comedy routines

Watch: Talk show host Jimmy Fallon scares the pants off (well, almost) Hollywood actor

How (not) to prepare for Halloween on TV.

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With Halloween almost upon us, TV host Jimmy Fallon of The Tonight Show decided to visit a scary haunted house called Blood Manor in New York, dragging actor Kevin Hart along for the eerie ride.

Fallon is seen telling his audience in the video, “I’m going to be honest, rollercoasters are okay, I can do a little bit, but I do not like being scared.” The duo visited an amusement park recently, and went on a rollercoaster together.

This segment, though, was full of shrieks and all kinds of scary creatures out to get the visitors – from vampires to zombies and a demon-like creature with a chainsaw. Fallon and Hart were visibly spooked, yelling at random interventions and unpleasant surprises in this house of horrors. Hart even hilariously admitted to having farted at one point.

Hart tried to cover up his fear and reactions to the paranormal elements when the two got to the exit, explaining, “I’m an actor and was acting.”

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Watch Ruchir's journey: A story that captures the impact of accessible technology

Accessible technology has the potential to change lives.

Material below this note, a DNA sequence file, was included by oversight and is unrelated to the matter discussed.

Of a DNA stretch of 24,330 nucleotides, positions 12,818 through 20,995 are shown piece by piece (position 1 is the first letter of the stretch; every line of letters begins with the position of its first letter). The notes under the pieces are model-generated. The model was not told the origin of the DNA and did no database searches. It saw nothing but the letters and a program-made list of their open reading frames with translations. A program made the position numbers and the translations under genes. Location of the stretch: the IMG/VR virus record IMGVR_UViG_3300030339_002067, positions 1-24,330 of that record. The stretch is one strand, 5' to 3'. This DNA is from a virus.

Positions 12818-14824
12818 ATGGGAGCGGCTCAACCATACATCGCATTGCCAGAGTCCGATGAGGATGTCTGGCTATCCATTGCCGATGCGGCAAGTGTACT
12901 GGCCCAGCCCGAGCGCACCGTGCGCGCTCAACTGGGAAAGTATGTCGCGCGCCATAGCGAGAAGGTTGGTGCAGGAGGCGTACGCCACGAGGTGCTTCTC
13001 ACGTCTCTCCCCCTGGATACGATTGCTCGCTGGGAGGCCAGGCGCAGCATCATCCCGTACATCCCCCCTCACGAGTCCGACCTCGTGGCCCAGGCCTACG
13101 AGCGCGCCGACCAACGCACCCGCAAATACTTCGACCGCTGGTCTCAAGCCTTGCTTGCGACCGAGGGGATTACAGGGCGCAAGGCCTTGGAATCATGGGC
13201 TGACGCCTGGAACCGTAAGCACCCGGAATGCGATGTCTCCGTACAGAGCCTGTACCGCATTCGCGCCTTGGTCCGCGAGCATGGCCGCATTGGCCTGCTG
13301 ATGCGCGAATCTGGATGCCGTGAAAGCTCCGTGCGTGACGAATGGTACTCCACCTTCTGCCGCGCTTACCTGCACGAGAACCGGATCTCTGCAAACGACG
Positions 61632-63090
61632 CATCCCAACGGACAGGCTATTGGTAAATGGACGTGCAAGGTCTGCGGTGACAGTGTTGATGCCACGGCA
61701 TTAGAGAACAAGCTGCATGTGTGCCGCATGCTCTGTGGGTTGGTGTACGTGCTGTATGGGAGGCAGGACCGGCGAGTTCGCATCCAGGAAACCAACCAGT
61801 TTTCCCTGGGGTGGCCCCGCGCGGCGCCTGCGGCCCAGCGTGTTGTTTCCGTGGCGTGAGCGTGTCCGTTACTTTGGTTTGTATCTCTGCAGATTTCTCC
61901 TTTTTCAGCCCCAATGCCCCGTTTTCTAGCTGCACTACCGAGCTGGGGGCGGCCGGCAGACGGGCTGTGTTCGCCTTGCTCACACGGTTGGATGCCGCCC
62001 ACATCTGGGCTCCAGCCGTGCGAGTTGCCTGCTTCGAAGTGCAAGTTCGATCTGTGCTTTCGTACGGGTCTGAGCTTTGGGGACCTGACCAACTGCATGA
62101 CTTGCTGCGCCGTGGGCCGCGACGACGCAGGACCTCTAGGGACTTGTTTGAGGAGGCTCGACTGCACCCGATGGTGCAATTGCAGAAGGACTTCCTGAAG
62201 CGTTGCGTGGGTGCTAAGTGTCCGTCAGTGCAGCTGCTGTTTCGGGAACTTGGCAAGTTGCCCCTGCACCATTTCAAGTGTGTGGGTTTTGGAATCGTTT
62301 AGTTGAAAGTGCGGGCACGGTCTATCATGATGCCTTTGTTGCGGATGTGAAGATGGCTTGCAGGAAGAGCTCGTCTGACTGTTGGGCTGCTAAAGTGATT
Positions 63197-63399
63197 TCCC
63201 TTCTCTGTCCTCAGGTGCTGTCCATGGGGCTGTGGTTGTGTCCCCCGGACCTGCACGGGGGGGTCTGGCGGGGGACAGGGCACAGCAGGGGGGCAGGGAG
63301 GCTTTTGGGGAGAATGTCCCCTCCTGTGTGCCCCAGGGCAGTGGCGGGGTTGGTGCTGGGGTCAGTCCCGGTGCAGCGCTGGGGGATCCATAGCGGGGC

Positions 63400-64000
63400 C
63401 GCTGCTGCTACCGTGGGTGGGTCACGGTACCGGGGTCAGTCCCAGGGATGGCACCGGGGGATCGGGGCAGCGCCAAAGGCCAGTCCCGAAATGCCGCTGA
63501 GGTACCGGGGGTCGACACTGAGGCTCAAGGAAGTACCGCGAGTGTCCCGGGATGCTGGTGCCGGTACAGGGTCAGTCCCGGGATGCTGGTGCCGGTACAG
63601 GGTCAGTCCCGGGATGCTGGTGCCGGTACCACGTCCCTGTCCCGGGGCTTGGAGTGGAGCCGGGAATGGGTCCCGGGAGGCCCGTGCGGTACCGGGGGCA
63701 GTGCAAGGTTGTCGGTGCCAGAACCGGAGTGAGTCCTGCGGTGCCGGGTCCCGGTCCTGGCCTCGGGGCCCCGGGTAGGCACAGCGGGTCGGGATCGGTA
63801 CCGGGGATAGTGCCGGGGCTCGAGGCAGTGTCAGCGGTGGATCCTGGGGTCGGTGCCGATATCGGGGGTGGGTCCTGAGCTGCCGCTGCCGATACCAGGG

“Technology can be a great leveller”, affirms Ruchir Falodia, Social Media Manager, TATA CLiQ. Out of the many qualities that define Ruchir as a person, one that stands out is that he is an autodidact – a self-taught coder and lover of technology.

Ruchir’s story is one that humanises technology - it has always played the role of a supportive friend who would look beyond his visual impairment. A top ranker through school and college, Ruchir would scan course books and convert them to a format which could be read out to him (in the absence of e-books for school). He also developed a lot of his work ethos on the philosophy of Open Source software, having contributed to various open source projects. The access provided by Open Source, where users could take a source code, modify it and distribute their own versions of the program, attracted him because of the even footing it gave everyone.

That is why I like being in programming. Nobody cares if you are in a wheelchair. Whatever be your physical disability, you are equal with every other developer. If your code works, good. If it doesn’t, you’ll be told so.

— Ruchir.

Motivated by the objectivity that technology provided, Ruchir made it his career. Despite having earned degree in computer engineering and an MBA, friends and family feared his visual impairment would prove difficult to overcome in a work setting. But Ruchir, who doesn’t like quotas or the ‘special’ tag he is often labelled with, used technology to prove that differently abled persons can work on an equal footing.

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It was important for Ruchir to get rid of the sympathetic lens through which others saw him. His story serves as a message of reassurance to other differently abled persons and abolishes some of the fears, doubts and prejudices present in families, friends, employers or colleagues.

To know more about Ruchir’s journey, see here.

This article was produced by the Scroll marketing team on behalf of Uber and not by the Scroll editorial team.